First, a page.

Vehicle mileage tax driving us crazy

The fact that every level of government taxes our income, consumption and property prompted  John R. Smith to ask in the title of a recent BizPacReview post, “Why don’t they just tax our corpses?”

Owning an automobile requires that we pay a sales tax, title and registration fees, annual registration fees, ad valorem taxes, state and federal gas taxes, and, if we want to avoid the “I-95 parking lot,” we pay a turnpike toll. Even if we don’t own an automobile, our taxes help pay for our neighbor’s hybrid car, and for the ethanol he pumps into it. Apparently, this isn’t enough for the Obama administration.

While the nation’s libidos were all a-twitter with Weiner’s salacious tweets, and our imaginations were stirred by graphic details of the Casey Anthony murder trial, government minds were at work (scary thought, I know). Last month, “The Hill” reported that the White House now suggests taxing the number of miles we drive.

Named the Transportation Opportunities Act,  “the purported reason for including the per-mile taxing system is the potential for increased use of electric vehicles. The administration has poured billions in gas tax dollars to subsidize the companies that manufacture these electric vehicles as well as the end users who buy them,” according to “Topix“. The law of “unintended consequences” is at work here.

Production subsidies reward failure. There’s no incentive to produce a cost-effective product when government is willing to subsidize its manufacture. End-user subsidies create a fictional market for an otherwise unacceptable product. In this case, the government projects increased electric car sales due to end-user subsidies. Because manufacturing and end-user subsidies are paid by gasoline taxes, an increase in electric cars will mean a decrease in gasoline tax revenue. Tangled web?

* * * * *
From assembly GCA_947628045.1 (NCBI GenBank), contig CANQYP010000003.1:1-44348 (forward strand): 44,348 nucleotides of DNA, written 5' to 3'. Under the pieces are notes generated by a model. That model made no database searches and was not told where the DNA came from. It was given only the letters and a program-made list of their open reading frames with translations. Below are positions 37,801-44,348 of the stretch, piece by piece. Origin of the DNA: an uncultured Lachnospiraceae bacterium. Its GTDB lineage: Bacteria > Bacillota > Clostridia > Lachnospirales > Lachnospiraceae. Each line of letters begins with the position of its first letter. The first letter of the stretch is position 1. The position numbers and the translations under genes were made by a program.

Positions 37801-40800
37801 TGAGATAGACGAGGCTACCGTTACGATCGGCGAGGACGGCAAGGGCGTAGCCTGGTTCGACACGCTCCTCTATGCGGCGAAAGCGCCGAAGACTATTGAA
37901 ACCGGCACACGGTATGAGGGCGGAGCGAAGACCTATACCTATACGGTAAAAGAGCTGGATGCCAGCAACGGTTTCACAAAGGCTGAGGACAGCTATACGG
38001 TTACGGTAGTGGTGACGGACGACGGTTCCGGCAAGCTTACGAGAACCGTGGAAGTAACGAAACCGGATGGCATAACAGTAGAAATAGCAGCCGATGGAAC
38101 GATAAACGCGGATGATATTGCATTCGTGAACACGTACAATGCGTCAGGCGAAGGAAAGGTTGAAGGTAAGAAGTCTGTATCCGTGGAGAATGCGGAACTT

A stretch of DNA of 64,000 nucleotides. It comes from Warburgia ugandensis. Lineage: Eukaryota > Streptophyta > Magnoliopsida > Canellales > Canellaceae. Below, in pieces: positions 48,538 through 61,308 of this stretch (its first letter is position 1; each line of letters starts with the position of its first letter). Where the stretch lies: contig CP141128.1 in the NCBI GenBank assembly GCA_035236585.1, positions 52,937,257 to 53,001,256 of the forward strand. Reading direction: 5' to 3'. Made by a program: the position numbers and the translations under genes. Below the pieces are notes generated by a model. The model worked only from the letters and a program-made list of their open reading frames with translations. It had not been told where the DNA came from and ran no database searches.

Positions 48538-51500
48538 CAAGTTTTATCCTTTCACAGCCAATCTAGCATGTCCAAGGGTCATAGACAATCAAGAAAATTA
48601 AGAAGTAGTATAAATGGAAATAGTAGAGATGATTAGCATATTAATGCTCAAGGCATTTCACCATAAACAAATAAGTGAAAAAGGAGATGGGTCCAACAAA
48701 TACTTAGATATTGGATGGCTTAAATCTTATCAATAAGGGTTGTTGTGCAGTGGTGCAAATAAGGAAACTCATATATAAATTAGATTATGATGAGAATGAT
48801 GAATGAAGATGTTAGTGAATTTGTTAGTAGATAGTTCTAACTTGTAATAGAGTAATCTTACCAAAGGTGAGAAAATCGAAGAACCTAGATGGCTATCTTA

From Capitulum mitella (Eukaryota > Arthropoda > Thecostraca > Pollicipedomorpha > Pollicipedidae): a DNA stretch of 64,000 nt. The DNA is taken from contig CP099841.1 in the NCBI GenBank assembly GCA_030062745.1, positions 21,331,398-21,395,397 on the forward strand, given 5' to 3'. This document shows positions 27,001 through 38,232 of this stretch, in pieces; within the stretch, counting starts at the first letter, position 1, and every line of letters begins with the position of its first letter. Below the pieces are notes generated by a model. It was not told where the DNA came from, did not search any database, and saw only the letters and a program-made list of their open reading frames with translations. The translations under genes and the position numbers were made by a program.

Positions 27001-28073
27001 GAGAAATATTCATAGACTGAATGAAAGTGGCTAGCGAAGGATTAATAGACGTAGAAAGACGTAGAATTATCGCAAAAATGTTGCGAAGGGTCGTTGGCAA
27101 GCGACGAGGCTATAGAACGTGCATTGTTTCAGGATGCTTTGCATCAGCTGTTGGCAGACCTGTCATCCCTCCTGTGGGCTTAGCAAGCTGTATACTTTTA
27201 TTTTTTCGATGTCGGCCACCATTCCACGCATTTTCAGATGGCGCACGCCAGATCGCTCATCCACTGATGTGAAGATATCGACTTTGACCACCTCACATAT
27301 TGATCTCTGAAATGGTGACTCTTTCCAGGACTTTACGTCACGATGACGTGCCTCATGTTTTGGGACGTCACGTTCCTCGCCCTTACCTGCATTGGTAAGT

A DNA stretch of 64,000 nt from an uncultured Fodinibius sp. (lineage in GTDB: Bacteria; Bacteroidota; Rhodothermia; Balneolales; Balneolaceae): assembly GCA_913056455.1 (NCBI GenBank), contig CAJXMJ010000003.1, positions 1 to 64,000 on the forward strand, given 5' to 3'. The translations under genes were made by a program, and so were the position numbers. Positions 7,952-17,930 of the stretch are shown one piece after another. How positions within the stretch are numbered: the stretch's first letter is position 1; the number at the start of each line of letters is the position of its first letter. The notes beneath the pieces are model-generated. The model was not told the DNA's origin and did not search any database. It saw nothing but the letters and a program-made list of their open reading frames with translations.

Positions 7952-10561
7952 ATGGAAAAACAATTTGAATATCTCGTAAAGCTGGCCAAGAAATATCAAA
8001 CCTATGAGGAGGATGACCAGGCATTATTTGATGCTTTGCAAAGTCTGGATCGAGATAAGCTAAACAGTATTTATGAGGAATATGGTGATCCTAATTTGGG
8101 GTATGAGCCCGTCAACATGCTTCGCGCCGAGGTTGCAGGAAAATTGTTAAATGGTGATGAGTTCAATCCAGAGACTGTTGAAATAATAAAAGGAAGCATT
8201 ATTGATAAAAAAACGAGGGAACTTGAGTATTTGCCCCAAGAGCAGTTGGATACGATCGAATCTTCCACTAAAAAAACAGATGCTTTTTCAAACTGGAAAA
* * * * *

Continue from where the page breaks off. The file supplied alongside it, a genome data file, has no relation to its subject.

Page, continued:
For the same reason, GM’s CEO called for a $1-per-gallon gas tax hike.  I couldn’t believe it at first. Then I remembered — this isn’t a real CEO. This is the guy Obama appointed after he fired the real CEO, which occurred just before the president said, “I don’t want to run auto companies.” After that statement, Obama cut Chrysler’s advertising budget in half, closed thousands of thriving auto dealerships (adding tens of thousands to the unemployment line), and forced a legally questionable reorganization of GM.

But back to taxes: Taxes change the way we do things. Eliminate the mortgage-interest deduction, and 15-year mortgages will become the norm. Similarly, increase the gasoline tax, and we buy vehicles with better gas mileage. Tax the miles we drive, and what? Bicycles?

When they start taxing my walking shoes, just lay me in bed and put me on life support. Before they come to tax my corpse, though, throw it into the furnace and have me cremated.

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